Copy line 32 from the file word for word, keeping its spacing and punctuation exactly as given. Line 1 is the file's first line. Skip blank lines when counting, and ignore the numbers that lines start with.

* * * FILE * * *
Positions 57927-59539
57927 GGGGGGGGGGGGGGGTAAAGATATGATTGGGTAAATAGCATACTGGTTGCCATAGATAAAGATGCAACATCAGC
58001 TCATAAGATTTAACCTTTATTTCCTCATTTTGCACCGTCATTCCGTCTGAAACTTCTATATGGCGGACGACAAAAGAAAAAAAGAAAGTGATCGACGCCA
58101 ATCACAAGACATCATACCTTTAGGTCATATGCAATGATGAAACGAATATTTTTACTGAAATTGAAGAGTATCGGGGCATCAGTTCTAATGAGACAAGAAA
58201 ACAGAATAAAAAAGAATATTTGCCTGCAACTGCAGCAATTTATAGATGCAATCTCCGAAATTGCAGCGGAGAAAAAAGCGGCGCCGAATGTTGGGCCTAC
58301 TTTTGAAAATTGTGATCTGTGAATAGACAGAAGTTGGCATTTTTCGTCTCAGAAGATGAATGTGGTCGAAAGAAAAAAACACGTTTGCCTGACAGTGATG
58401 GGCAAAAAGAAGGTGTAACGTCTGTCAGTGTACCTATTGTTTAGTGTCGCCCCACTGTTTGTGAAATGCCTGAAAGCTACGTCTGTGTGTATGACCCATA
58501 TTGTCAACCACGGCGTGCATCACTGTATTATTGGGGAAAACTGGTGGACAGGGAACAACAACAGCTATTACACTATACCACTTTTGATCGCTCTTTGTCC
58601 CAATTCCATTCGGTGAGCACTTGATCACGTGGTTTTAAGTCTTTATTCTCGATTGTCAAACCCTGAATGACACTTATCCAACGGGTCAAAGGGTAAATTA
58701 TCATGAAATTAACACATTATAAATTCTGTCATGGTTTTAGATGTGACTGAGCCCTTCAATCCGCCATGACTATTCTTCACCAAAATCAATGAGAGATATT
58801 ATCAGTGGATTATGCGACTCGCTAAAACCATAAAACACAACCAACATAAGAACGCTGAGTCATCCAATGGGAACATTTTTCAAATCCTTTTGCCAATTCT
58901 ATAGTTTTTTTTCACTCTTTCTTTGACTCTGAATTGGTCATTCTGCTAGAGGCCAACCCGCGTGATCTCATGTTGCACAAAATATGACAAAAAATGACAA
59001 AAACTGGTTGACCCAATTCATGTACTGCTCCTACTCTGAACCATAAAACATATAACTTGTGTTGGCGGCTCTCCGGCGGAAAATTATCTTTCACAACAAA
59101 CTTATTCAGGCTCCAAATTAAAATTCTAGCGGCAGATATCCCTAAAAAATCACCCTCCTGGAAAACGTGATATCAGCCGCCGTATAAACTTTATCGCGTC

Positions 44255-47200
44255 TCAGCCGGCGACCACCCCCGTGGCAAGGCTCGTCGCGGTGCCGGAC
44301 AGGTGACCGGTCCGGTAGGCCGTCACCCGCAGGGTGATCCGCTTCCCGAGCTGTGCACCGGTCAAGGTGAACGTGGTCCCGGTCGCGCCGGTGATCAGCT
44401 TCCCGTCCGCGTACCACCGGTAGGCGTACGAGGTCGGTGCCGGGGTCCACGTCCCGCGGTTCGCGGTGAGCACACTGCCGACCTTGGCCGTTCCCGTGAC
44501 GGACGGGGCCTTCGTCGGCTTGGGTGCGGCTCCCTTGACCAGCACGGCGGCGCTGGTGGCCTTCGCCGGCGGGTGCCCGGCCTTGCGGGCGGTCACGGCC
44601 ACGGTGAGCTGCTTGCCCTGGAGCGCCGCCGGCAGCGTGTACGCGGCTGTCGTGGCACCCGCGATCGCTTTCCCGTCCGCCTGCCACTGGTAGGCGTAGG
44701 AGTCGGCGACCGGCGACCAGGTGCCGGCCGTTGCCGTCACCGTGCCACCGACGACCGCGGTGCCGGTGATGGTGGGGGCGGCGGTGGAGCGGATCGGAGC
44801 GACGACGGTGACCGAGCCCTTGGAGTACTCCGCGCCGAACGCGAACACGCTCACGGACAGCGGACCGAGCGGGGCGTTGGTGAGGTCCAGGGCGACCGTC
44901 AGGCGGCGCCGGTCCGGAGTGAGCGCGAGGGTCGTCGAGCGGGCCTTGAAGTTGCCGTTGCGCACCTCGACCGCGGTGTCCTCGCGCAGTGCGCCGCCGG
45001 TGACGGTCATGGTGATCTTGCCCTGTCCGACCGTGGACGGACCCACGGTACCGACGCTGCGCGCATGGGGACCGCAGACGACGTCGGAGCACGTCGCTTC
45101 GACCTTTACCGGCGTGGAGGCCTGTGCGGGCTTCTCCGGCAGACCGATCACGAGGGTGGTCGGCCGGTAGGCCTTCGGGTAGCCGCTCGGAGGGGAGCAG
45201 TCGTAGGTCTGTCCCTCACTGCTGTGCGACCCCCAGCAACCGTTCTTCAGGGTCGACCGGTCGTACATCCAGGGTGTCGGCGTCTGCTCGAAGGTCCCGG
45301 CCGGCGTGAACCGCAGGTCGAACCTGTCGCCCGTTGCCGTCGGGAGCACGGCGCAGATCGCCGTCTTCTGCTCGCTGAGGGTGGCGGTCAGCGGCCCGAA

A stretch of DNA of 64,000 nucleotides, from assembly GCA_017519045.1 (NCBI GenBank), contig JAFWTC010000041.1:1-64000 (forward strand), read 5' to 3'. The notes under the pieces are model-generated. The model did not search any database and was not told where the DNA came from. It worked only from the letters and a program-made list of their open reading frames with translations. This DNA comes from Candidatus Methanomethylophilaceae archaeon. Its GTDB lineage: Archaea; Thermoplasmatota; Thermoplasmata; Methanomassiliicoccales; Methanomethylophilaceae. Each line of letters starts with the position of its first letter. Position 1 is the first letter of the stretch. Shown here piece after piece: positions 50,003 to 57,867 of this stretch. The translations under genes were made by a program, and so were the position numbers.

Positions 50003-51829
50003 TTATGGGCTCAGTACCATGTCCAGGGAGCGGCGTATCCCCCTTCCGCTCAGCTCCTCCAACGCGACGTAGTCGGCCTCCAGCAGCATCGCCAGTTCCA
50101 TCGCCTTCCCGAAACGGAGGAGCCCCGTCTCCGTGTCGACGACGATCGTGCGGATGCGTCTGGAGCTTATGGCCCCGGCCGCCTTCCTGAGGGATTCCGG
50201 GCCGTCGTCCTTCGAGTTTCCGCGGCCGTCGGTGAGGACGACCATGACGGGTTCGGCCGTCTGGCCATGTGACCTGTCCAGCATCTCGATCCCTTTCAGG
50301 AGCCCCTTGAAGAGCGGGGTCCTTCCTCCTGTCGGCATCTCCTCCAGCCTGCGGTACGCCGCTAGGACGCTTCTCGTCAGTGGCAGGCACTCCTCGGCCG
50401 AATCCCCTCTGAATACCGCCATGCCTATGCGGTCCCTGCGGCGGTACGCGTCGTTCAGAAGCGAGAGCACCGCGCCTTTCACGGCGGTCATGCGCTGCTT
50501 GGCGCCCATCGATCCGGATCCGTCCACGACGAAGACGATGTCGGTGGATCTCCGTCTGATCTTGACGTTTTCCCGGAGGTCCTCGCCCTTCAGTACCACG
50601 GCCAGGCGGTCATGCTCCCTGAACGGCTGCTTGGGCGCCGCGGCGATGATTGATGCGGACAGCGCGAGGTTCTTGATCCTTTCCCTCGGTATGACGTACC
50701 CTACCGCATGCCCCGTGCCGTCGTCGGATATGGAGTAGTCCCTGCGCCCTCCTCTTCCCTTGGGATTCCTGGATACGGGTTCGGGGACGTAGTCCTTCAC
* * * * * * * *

50201 GCCGTCGTCCTTCGAGTTTCCGCGGCCGTCGGTGAGGACGACCATGACGGGTTCGGCCGTCTGGCCATGTGACCTGTCCAGCATCTCGATCCCTTTCAGG